The advance notice of proposed rulemaking was published in December of 2010 (75 FR 76345). Only twelve comments were received about that ANPRM (one from yours truly based upon this blog post). Interestingly no comments were received from any freight railroad or chemical shipper.

The Railroad Risk Reduction Program would be required to be implemented by all Class I railroads and any other freight railroad that has been identified by the Secretary of Transportation as having “inadequate safety performance". Two main components of the RRR Program would be a technology implementation plan and a fatigue management plan. Both would be spelled out in the railroad’s risk mitigation plan.


There is no telling how long this NPRM will remain under review at OMB; that is as much a political question as it is a regulatory question. Given the ‘high priority’ that rail safety appears to be in Congress and in the Administration due to the number of crude oil train derailments in the last year, I would hope that the OMB will act quickly on this NPRM. I won’t hold my breath though.

Monday, April 14, 2014

Rail Emergency Response Equipment

I read some interesting testimony this weekend from Tod Perlin, Fire Chief from the Town of Rangely, ME. He was one of the US first responders that aided the local Canadian fire department during the immediate aftermath of the Lac-Megantic crude-train derailment last year. His description of what happened is very moving and well worth reading.

There is one very important point that he made in his testimony at the THUD Subcommittee of the Senate Appropriations Committee hearing on rail safety. He mentioned that, in addition to pumping water out of a local lake (the ‘lac’ of Lac-Megantic) because the local fire hydrant system was compromised in the explosions following the derailment, fire fighters used ”8000 gallons of foam [that]was trucked in from the refinery in Toronto to help extinguish the burning rail cars”.

This is one of the major emergency response problems for crude oil and ethanol transportation emergencies; special fire-fighting foam is needed to put out these fires; water just spreads the flames. Fire-fighting agencies that have fuel terminals or refineries in their response areas will typically have access to these specialized foams (and the associated equipment to apply the foam), but most fire-fighters will not have access to this important tool. It is just too expensive and hard to justify on short budgets.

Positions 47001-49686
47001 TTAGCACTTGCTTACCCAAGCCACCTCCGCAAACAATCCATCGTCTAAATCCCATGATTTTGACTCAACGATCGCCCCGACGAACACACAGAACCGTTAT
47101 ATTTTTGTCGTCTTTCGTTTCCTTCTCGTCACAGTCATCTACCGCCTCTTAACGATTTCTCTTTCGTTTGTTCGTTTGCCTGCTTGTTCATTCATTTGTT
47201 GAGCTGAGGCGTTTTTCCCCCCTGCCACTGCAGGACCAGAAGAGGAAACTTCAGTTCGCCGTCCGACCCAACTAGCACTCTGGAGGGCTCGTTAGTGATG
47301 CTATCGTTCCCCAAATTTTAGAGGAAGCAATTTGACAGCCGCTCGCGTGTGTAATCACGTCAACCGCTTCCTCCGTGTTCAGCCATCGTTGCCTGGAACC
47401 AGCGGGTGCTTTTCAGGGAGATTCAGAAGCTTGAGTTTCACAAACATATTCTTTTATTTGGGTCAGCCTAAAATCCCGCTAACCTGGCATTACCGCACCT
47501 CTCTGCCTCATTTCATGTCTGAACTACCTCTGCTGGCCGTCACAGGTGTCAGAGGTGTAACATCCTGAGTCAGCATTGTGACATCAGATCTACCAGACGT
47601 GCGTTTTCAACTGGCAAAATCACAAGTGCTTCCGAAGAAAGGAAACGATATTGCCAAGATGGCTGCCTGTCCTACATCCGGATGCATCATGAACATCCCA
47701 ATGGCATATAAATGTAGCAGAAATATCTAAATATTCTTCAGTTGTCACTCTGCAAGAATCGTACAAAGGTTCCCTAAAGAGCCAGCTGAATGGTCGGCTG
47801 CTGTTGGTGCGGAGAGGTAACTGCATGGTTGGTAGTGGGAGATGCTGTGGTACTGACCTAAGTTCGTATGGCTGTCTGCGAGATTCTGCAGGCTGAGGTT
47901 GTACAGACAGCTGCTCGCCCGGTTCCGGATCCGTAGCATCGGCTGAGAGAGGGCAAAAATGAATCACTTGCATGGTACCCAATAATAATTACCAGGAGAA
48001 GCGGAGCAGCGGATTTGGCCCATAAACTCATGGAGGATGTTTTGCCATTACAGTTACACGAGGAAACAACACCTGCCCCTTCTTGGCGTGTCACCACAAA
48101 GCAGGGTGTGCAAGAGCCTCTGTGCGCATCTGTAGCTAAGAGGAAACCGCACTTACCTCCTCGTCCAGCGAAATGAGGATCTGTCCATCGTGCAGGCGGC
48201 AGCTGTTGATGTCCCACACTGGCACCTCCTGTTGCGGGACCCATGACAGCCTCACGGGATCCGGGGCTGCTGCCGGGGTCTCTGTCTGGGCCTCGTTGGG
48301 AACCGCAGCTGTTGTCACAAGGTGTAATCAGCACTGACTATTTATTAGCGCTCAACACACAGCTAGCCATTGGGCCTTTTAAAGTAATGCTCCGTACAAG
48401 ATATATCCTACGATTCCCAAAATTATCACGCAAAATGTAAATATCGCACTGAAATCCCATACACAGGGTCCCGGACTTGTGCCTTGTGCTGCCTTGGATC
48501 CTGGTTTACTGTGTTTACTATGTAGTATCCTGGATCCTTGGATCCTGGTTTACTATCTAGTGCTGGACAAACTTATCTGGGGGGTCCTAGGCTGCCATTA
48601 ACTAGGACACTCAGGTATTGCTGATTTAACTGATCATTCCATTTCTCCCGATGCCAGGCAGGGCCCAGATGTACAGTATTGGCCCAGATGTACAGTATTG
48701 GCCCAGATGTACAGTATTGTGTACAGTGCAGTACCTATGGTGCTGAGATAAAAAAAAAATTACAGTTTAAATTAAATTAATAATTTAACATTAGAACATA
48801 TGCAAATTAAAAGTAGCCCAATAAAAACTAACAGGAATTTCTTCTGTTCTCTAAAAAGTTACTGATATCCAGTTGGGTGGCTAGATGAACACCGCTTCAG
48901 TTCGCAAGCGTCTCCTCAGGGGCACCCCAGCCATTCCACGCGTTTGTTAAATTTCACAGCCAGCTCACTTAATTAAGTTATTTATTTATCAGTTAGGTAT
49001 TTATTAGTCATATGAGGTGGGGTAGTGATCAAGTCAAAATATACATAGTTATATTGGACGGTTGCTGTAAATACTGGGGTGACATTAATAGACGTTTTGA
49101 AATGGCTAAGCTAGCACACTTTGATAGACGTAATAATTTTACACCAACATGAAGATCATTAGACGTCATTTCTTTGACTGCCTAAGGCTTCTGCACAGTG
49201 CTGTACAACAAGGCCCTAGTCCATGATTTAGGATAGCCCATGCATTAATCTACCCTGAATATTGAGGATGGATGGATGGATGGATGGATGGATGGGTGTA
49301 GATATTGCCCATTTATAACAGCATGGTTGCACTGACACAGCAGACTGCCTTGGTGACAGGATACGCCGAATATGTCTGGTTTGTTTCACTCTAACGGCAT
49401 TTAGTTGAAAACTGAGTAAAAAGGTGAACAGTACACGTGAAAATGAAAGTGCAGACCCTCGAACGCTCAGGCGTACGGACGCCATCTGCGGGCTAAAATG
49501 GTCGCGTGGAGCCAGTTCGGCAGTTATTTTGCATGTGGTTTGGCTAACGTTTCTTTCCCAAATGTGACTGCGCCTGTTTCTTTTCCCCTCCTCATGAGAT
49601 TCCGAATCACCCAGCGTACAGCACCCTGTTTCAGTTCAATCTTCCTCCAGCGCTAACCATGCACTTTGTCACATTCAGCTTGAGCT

One way to ensure that first responders to rail accidents involving unit trains of crude oil or ethanol have immediate access to the essential (and correct type of) fire-fighting foam would be to require railroads to haul a specialized car at the rear-end of such unit trains that carries the appropriate foam and the necessary application equipment. This way fire departments along rail rights-of-way would not need to stock the required equipment; they would only have to pay for the training in its use.

If the equipment was properly designed and the operation clearly documented, the training costs could probably be almost eliminated. If a crew of fire-fighters had to read a 5 minute tutorial on the use of the equipment, it would still be much more readily available than a foam unit being trucked in from the nearest refinery or fuel depot.


To the best of my knowledge, these cars do not yet exist. But this is clearly a need that calls out for fulfillment. And if the railroads and shippers cannot figure that out, maybe they need some encouragement from the FRA and PHMSA.

Saturday, April 12, 2014

ICS-CERT Publishes Unusual Saturday Alert Update

Earlier today the DHS ICS-CERT published an update to their HeartBleed (okay OpenSSL Vulnerability) Alert that was issued and updated earlier this week. They have also provided a link to an FBI “Private Industry Notification” that provides Snort signatures for detecting exploits of the HeartBleed vulnerability.

The updated alert (Version ‘B’) points at the FBI Snort document. It also provides a link to the free ‘Snort Community Rules’ that were updated today (presumably with HeartBleed signatures).

The alert also reports that there are ‘additional indicators of compromise’ available on the Control Systems compartment of the US-CERT secure portal. You might want to check those out.

While I don’t have access to the Secure Portal, I certainly would recommend anyone running an industrial control system consider requesting access. There are too many times that the really good information (I hope it is really good) is kept under limited distribution for legitimate reasons.


“ICS-CERT encourages U.S. asset owners and operators to join the Control Systems compartment of the US-CERT secure portal. Send your name, e-mail address, and company affiliation to ics-cert@hq.dhs.gov.”